Technology has an important role to play in both managing the feedback provision process and in helping to identify ways in which people can act on their feedback. A set of development options carefully aligned with the requirements of the individual’s role can be a key pillar of support following a feedback cycle and these development options are often found within Learning Management Systems (LMSs) or within newly emerging career planning tools.
There is a very clear and direct association between using feedback and diagnostic tools and the ability of an organisation to provide much needed focus and clarity around how to spend scarce development resources. When used effectively across an organisation, feedback tools such as 180° appraisals and 360° reviews, together with career planning tools, can not only provide a rich source of feedback and a basis for constructive dialogue between a line manager and staff member, they can also provide valuable insights for the overall skills portfolio, training plan and succession planning process.
Larger organisations have had the benefits of fully integrated HR systems available to them for some time yet still often do not take full advantage of them. As the trend towards a more integrated approach to HR, training, recruitment, succession and so on (often called talent management) takes hold, the tools are more likely to be used to their full extent. However, for small and medium-sized organisations, the challenges have been greater. Many have dipped their toes in the LMS water as well as 180° and 360° feedback but these programmes are often based on laborious manual systems and, most disappointingly, not used effectively as feedback mechanisms for staff and the organisation as a whole.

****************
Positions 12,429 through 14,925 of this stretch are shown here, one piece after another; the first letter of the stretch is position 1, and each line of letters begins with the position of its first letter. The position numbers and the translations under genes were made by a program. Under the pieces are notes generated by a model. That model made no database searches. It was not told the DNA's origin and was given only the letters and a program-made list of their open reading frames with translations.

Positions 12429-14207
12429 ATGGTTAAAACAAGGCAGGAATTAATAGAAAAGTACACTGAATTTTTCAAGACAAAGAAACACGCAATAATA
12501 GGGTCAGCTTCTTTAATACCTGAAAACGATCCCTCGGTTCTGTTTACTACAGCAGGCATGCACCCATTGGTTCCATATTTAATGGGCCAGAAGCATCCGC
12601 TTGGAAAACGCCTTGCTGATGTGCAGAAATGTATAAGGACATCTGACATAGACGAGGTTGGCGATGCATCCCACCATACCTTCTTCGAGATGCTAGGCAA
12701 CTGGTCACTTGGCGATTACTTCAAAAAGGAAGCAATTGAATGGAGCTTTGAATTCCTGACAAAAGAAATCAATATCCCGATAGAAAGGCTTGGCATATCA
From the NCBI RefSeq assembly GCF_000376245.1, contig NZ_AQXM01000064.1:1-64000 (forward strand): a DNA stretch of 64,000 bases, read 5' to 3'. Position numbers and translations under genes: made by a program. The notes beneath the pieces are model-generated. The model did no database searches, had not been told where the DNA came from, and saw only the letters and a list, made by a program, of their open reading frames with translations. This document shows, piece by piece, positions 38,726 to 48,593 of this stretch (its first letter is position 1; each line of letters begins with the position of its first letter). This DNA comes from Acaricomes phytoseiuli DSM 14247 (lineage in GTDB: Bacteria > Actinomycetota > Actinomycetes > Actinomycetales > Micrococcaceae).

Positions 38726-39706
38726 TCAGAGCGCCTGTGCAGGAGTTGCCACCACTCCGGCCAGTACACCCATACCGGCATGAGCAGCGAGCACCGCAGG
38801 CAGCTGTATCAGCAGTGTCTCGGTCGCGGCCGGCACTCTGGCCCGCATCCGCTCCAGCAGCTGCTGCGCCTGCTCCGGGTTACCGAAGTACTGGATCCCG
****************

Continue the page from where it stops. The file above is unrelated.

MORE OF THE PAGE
Developing a forward vision
Performance improvement as a result of feedback programmes is invariably reliant on the skills of the manager and, sadly, the manager’s development is often overlooked in the rollout of such systems and processes. The manager and employee have access to and an understanding of the progression opportunities within the organisation. Internal job boards make some in-roads but fail to assist employees to set any direction for themselves (or to put their development into any context), other than that indicated by the current crop of vacancies. Career planning tools go way beyond the posting of current vacancies on the intranet by providing an open view of the skills and experience requirements for all roles in the organisation. Such transparency enables employees to evaluate their skills against potential new roles and, with the appropriate support and guidance from their line manager and the Learning and Development team, to plan a personal development pathway set within a framework of realistic expectations on all sides.
The contribution of Learning and Development
In the integrated talent management world, the role of training manager takes on a new meaning and an altogether more interesting perspective. The key to success is a sound understanding of where the business is going strategically and then interpreting the business strategy into skill requirements. From there, the training manager must utilise HR processes to ensure that the appropriate skills are recruited, trained and developed and that sufficient skills and experience are built up internally for the future and fed into the succession planning process.
Positioned correctly, this places Learning and Development as an added value function, a key part of HR and an essential contributor to the future competitiveness of the organisation.
Head Light Communications’ portfolio of Talent® software and services are ideal for:
- Professionalising public sector organisations
- Maturing high growth and medium-sized businesses
- Pioneering divisions of large organisations
References and further reading:
Skiffington and Zeus (2003) Behavioural Coaching. McGraw-Hill.